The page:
REVIEW: Steve Crowther’s verdict on York Opera in Gilbert and Sullivan’s The Sorcerer, York Theatre Royal, until Saturday

Outstanding; Anthony Gardner’s John Wellington Wells in York Opera’s The Sorcerer. Picture: Allan Harris

THE Sorcerer is a two-act Gilbert & Sullivan opera based on an earlier Sir William Schwenck Gilbert Christmas story, The Elixir Of Love, and is a typical poke in the eye satire on Victorian England’s class-ridden society.

It is the third operatic collaboration, and certainly not their best – much of the second half is dramatically pretty dull – but there is no denying that York Opera’s production of The Sorcerer is absolutely wonderful. And with a company led by John Soper (stage director and set design), Maggie Soper (costume design) and musical director Alasdair Jamieson, it just had to be, didn’t it.

The opening orchestral overture is pretty much spot on: crisp, articulate playing, generating a quiet confidence for the singers to draw from. And they do. The double chorus Ring Forth, Ye Bells is rhythmically tight and full of joie de vivre.

And why not. Love is in the air and the common villagers of Ploverleigh are preparing to celebrate the betrothal of Alexis Pointdextre (Hamish Brown, tenor), Grenadier Guards, son of local baronet Sir Marmaduke Pointdextre (Ian Thompson-Smith, baritone) and a total bore to boot, to the blue-blooded Aline Sangazure (Alexandra Mather, soprano), daughter of aristocratic Lady Sangazure (Rebecca Smith, contralto). A match made in heaven.

Constance (Emma Burke, soprano) is not a happy bunny as she is secretly in love with the local vicar Daly (Christopher Charlton-Mathews, baritone). However, after the first sighting of said vicar chasing butterflies with a butterfly net – a brilliantly comic scene that could have been choreographed by Sir Ed Dave – one did have to question why?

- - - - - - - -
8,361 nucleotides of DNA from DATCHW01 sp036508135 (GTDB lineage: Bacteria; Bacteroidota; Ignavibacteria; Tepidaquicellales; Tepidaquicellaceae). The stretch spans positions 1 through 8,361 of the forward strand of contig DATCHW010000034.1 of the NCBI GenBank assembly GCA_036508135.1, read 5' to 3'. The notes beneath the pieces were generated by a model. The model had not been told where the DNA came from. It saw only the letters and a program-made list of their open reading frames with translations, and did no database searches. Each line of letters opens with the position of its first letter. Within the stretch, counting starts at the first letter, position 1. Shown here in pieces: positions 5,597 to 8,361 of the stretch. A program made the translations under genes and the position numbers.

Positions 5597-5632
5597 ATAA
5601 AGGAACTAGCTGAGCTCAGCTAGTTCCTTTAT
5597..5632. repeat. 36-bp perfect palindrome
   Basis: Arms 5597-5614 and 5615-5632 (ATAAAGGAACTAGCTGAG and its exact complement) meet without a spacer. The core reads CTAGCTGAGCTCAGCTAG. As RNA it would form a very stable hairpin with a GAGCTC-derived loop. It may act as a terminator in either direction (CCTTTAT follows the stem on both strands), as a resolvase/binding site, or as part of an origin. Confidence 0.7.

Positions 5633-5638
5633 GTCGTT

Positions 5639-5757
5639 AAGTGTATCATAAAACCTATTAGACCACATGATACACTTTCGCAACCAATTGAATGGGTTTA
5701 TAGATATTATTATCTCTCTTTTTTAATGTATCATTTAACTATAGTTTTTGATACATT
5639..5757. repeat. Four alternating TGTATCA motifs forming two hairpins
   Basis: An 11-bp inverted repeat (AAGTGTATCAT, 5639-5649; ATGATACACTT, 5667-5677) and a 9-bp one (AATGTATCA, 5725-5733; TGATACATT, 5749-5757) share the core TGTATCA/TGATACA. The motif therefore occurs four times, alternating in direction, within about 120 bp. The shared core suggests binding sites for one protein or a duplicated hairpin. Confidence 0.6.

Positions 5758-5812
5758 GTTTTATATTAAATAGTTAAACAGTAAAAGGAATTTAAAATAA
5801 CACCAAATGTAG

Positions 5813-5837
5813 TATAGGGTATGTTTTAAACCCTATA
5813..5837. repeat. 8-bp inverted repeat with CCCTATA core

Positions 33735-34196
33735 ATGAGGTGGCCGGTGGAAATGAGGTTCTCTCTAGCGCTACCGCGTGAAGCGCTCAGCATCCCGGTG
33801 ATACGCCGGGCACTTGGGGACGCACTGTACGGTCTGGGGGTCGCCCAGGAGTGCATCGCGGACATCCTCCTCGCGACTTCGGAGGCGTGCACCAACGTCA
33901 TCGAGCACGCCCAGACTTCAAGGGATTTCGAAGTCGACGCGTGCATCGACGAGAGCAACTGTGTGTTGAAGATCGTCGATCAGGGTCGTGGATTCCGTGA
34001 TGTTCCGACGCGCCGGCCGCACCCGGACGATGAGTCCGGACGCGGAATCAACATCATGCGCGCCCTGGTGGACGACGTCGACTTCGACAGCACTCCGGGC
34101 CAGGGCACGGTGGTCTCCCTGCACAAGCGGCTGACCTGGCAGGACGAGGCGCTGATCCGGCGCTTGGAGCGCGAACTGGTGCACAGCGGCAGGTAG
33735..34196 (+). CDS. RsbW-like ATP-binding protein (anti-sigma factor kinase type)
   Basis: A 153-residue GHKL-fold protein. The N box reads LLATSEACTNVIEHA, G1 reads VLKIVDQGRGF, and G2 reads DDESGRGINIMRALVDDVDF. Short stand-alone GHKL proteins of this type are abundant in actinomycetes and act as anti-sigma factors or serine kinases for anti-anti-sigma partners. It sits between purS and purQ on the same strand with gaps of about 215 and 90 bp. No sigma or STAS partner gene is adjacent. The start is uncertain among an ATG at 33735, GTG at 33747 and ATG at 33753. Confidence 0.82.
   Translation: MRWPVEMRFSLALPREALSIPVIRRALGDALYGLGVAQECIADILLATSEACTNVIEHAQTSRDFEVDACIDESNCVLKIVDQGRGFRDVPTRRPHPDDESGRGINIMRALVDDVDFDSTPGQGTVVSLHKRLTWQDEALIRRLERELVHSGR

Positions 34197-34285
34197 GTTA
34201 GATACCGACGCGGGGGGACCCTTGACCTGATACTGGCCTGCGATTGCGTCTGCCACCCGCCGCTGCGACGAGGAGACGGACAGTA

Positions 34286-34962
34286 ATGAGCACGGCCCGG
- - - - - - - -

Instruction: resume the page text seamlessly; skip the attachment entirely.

Anyway, that’s enough of the introductions. Emma Burke’s When He Is Here, I Sigh With Pleasure is simply delightful: lovely tone, crystal-clear diction. It is just a pity that there are so few opportunities here for Ms Burke to shine.

Anthony Gardner’s John Wellington Wells, left, Hamish Brown’s Alexis Pointdextre and Alexandra Mather’s Aline Sangazure in The Sorcerer. Picture: Allan Harris

The response from Mr Charlton-Mathews – a sweet, melancholic The Air Is Charged With Amatory Numbers and Time Was When Love And I Were Well Acquainted – are terrific. His comic timing and mannerisms are infectious. As indeed they prove to be throughout.

Following a crisply choreographed dance and a touching female chorus With Heart And With Voice, we arrive at the vocal high point, literally. Alexandra Mather (Aline) delivers a powerful Happy Young Heart with relatively eyewatering high notes.

Enter Sir Marmaduke – with a lineage going back to Helen of Troy, he claims – and Lady Sangazure. They clearly have history, not as far back as Homer’s Iliad, as revealed in their tender love duet, Welcome Joy, Adieu To Sadness.